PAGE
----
Swipe your card, gain access to your external HDD
You don't buy a drive like if your primary concern is performance, but it's good to know the Hard Drive Secure is reasonably zippy, given the inline encryption and decryption that's taking place as data is going back and forth.
A bit of a handful?
And, as you can see from the charts on the previous page, Freecom's Windows-only Turbo USB software boots the CrystalDiskMark scores, especially the sequential read but also, to a lesser extent, sequential write and 512KB random read and write. The 4KB random read and write speeds so no improvement at all, but unless you're going to be using the Secure as, say, a Photoshop scratch disk, that's probably not going to trouble you too much.
Incidentally, there are no real-world file-transfer results for Turbo USB because these tests were conducted on a MacBook Air.
We should point out that this is a very quiet drive. There's no fan inside - or, of there is, it's a near-silent one. The alumunium enclosure keeps in the noise, and you can really only hear the drive if you put your ear up close. Aluminium's also a good heat conductor so you shouldn't need to worry that the absence of a fan is going to cause the disk to overheat.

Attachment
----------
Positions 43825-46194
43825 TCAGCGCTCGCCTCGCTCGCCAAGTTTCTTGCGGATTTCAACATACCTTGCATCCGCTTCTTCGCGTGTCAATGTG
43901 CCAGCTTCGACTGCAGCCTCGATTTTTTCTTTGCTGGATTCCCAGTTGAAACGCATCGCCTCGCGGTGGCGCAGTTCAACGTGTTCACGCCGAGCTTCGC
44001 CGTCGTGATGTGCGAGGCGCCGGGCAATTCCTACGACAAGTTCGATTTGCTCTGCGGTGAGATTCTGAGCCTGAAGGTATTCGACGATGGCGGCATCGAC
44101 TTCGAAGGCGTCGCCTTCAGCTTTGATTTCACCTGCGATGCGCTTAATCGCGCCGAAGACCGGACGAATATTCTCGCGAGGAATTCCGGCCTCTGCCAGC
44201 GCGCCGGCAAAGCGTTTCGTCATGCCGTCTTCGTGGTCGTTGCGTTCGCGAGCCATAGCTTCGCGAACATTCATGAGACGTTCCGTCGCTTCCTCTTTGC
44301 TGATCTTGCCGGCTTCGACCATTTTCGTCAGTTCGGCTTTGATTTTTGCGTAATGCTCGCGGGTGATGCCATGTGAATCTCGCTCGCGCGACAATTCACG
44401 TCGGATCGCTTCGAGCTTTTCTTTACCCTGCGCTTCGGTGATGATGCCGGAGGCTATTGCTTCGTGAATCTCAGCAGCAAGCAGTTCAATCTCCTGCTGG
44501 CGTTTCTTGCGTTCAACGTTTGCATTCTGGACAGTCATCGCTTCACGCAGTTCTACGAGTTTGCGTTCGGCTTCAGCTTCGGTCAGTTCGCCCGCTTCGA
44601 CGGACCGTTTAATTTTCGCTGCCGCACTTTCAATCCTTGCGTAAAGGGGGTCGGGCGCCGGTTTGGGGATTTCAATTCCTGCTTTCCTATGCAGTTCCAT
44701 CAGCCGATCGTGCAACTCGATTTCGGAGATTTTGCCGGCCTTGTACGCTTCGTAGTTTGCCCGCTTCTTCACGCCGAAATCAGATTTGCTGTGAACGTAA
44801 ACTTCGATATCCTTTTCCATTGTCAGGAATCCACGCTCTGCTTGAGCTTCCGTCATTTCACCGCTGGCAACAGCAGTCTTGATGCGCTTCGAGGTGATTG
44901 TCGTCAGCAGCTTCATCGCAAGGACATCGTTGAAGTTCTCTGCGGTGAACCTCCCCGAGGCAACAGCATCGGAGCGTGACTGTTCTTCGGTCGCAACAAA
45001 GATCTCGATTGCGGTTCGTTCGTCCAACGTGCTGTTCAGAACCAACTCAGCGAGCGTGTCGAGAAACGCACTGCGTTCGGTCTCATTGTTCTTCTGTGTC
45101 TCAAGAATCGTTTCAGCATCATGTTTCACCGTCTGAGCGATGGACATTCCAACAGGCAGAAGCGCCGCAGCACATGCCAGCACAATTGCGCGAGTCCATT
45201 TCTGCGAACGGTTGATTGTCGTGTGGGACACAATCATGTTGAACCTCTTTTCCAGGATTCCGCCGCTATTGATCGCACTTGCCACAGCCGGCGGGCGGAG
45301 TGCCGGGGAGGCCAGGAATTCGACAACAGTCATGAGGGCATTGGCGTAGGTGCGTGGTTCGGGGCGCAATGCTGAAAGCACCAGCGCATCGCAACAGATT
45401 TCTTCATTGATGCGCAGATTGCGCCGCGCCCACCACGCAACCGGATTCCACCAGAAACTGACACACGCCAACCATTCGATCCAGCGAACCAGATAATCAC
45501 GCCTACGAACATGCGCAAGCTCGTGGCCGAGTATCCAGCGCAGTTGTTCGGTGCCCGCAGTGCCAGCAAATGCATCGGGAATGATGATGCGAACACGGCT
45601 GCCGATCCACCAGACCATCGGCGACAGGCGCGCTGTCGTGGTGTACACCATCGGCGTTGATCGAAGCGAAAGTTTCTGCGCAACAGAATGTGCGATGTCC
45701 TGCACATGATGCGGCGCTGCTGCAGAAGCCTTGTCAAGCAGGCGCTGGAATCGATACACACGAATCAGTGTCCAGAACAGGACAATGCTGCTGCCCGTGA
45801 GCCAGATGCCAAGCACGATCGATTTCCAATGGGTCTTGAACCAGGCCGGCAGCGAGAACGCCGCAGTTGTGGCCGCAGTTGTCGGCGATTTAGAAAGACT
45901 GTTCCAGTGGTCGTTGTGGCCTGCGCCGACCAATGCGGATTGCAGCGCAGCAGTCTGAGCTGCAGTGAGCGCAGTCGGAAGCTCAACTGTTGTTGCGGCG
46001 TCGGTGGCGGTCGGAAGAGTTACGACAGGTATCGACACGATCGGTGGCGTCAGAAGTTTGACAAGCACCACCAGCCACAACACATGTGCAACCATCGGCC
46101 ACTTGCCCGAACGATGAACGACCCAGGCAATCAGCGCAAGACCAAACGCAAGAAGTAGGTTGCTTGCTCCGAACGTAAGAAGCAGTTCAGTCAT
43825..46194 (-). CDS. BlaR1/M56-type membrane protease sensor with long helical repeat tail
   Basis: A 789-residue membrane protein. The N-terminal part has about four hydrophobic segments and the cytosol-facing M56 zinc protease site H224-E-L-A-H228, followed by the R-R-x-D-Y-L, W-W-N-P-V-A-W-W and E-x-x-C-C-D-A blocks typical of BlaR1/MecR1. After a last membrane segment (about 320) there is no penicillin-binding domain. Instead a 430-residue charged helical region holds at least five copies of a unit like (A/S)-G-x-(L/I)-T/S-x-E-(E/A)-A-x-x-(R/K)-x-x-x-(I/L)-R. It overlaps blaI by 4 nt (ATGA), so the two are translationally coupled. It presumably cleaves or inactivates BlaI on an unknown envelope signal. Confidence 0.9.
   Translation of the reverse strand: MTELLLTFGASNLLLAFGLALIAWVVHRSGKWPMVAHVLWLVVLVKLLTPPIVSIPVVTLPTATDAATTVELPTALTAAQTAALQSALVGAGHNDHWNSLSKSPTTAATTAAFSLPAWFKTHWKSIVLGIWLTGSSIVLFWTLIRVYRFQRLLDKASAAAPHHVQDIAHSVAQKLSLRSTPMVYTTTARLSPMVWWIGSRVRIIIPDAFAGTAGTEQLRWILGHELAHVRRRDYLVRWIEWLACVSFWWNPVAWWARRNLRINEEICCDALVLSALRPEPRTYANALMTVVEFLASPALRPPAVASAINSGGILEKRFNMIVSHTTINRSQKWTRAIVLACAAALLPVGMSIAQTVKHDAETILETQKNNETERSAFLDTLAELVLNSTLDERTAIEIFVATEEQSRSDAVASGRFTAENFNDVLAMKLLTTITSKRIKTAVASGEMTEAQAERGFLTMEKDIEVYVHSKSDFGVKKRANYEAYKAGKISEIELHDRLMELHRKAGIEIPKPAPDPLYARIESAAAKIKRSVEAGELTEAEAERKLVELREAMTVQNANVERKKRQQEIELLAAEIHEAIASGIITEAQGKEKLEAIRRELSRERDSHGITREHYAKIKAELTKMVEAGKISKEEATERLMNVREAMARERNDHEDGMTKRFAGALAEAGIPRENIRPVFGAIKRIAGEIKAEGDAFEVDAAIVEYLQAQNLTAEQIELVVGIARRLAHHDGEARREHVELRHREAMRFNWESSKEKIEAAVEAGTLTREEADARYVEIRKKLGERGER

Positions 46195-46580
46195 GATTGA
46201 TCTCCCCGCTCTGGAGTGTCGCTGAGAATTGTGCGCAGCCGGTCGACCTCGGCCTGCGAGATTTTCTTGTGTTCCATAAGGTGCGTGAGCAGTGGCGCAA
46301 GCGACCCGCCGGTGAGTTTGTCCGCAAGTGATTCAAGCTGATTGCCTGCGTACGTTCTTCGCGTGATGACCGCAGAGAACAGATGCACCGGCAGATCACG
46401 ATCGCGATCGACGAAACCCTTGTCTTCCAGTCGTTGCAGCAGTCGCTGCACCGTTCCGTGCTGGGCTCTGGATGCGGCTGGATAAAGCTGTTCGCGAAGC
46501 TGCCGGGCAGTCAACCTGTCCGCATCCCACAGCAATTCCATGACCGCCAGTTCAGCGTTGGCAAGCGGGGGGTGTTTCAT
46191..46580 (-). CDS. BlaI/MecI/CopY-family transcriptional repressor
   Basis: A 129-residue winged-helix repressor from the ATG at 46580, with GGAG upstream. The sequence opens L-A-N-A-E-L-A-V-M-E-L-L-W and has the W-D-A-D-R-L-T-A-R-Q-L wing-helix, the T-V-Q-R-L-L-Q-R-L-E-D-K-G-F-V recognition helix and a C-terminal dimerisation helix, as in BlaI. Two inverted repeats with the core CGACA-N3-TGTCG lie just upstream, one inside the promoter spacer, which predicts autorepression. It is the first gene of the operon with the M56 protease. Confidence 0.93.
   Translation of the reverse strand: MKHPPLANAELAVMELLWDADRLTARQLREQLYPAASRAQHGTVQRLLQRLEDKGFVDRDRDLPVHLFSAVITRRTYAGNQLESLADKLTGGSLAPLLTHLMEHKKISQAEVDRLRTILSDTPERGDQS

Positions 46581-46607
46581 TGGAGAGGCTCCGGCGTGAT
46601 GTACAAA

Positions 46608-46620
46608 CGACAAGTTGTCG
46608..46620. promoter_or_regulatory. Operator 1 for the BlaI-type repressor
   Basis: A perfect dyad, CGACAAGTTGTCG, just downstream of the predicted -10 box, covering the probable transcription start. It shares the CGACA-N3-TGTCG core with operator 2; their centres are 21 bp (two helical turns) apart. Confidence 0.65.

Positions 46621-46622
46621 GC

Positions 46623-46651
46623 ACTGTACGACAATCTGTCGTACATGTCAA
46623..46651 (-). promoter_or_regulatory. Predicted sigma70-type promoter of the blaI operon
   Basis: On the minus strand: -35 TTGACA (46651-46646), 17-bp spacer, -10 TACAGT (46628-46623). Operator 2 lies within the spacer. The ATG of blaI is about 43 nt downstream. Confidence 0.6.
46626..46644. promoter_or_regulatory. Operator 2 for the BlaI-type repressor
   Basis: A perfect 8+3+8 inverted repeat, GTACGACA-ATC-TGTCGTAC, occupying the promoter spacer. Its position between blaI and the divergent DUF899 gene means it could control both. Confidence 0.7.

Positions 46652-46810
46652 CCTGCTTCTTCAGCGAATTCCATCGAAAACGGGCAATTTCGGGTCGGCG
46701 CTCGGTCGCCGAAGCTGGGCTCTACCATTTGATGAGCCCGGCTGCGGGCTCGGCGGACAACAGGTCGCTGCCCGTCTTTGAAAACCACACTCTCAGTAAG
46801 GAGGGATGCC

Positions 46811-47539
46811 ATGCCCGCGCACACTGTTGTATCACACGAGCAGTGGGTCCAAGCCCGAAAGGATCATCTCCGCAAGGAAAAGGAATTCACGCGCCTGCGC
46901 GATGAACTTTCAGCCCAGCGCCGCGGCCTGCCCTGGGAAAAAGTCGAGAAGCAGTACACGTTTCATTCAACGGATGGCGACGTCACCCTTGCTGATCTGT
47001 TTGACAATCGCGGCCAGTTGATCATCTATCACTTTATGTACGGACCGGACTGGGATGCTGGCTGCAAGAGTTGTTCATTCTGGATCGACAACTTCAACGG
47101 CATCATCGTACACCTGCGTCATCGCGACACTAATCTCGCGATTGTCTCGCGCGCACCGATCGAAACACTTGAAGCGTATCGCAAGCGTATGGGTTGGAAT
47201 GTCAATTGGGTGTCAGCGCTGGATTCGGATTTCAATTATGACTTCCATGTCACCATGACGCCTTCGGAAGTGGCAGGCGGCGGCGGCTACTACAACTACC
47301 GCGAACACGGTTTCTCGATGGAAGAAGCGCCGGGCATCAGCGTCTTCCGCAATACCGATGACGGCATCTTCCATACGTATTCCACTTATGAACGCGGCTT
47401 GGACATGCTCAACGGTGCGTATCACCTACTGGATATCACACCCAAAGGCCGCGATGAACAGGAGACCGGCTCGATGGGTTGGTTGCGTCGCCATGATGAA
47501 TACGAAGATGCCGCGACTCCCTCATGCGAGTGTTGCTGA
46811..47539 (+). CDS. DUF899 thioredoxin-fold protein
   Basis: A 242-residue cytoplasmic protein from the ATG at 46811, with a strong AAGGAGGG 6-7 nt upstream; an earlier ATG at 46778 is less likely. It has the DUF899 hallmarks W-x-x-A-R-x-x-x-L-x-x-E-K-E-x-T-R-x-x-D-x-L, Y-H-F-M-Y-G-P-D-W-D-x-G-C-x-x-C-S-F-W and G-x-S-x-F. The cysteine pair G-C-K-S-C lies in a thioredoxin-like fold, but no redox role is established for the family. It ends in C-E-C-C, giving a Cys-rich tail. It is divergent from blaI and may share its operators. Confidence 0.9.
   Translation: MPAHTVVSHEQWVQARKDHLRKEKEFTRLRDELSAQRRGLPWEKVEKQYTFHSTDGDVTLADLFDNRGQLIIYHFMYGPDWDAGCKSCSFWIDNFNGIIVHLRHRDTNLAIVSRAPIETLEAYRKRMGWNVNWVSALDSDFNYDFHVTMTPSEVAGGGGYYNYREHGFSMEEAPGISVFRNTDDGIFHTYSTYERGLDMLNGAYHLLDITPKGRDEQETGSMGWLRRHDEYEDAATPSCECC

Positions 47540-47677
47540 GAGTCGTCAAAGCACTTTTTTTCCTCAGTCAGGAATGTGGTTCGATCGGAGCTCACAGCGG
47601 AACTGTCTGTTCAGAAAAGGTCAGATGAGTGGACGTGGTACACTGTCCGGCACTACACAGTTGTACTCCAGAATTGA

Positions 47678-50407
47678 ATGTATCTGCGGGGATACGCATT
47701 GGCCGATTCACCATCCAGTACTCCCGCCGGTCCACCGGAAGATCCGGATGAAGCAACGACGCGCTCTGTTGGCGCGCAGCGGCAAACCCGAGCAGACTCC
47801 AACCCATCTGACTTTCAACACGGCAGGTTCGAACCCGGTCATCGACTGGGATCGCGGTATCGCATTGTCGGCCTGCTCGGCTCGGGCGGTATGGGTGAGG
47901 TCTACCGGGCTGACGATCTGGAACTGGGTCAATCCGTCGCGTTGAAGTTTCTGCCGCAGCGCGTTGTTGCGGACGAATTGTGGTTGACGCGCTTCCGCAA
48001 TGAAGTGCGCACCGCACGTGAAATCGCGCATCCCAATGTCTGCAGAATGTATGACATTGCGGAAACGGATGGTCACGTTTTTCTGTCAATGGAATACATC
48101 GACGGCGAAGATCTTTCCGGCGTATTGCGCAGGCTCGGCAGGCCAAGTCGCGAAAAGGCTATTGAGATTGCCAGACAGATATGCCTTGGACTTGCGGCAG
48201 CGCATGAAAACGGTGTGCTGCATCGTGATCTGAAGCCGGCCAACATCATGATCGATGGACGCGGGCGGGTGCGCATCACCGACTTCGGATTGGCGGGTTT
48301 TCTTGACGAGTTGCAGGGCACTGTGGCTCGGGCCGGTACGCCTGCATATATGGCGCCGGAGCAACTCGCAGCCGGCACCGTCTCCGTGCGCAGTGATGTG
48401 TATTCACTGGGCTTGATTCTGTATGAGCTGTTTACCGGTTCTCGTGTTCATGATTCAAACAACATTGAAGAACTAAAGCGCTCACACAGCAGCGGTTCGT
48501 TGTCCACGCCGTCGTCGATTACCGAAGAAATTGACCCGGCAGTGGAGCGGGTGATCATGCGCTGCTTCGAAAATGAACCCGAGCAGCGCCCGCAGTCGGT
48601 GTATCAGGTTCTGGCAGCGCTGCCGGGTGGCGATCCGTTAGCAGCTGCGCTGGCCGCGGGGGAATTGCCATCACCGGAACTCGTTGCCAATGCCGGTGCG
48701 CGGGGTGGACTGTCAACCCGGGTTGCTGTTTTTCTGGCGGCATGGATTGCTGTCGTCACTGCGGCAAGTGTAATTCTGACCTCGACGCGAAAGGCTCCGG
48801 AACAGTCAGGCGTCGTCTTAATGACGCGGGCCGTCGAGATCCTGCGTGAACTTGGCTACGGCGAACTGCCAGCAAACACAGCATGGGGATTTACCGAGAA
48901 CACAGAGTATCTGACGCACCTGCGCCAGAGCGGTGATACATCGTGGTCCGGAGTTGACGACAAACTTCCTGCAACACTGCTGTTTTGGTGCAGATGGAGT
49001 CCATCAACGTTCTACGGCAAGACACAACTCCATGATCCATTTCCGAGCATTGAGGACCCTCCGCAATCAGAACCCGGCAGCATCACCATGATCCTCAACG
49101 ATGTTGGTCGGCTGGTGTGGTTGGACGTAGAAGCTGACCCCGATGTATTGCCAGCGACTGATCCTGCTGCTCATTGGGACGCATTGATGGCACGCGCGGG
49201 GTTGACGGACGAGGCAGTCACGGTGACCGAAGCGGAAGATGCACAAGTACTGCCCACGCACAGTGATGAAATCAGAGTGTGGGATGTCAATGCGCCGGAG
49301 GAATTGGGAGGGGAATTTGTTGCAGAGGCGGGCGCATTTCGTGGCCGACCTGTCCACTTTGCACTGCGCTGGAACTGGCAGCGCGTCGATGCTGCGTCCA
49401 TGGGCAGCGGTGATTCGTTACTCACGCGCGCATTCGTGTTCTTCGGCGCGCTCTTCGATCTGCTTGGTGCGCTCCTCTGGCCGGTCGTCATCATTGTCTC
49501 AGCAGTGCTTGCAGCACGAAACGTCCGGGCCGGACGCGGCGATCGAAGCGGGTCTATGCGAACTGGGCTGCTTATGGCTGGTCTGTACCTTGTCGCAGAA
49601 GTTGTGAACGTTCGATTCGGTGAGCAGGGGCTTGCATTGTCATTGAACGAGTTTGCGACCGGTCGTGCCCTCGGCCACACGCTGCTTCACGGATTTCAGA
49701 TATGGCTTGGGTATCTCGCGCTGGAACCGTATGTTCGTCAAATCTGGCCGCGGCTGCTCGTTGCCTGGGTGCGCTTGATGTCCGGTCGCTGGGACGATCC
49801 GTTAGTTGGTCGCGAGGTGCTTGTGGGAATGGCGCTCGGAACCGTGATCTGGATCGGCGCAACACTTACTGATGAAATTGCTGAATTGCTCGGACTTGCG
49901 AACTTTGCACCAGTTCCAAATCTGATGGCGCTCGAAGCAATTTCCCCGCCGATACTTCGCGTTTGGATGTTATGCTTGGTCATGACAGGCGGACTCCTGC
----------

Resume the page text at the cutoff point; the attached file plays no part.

Freecom's basic Secure comes in at £25 more than the equivalent Freecom XS, a 3.5in drive with the same capacity and single USB port but minus the security component. But the premium you pay for the smartcard system rises to £45 when you get up to the 1.5TB models - a cheeky increase given there's no difference between the two capacities' security technology. You also have to ask yourself whether you can't get the same degree of perceived data security from free, open source and fully cross-platform software like TrueCrypt.
Freecom's Secure is a stylish if large external hard drive. While you can ignore the smartcard security system if you wish, that's really why you'd consider buying this drive over any of the many other 3.5in external HDDs out there. The smartcard system works, sure, but is it any better than, say, fingerprint protection? It's certainly easier to use - fingerprint sensors often don't read prints correctly on the first swipe. But it's limited to two cards that can be lost, unlike your fingers. ®
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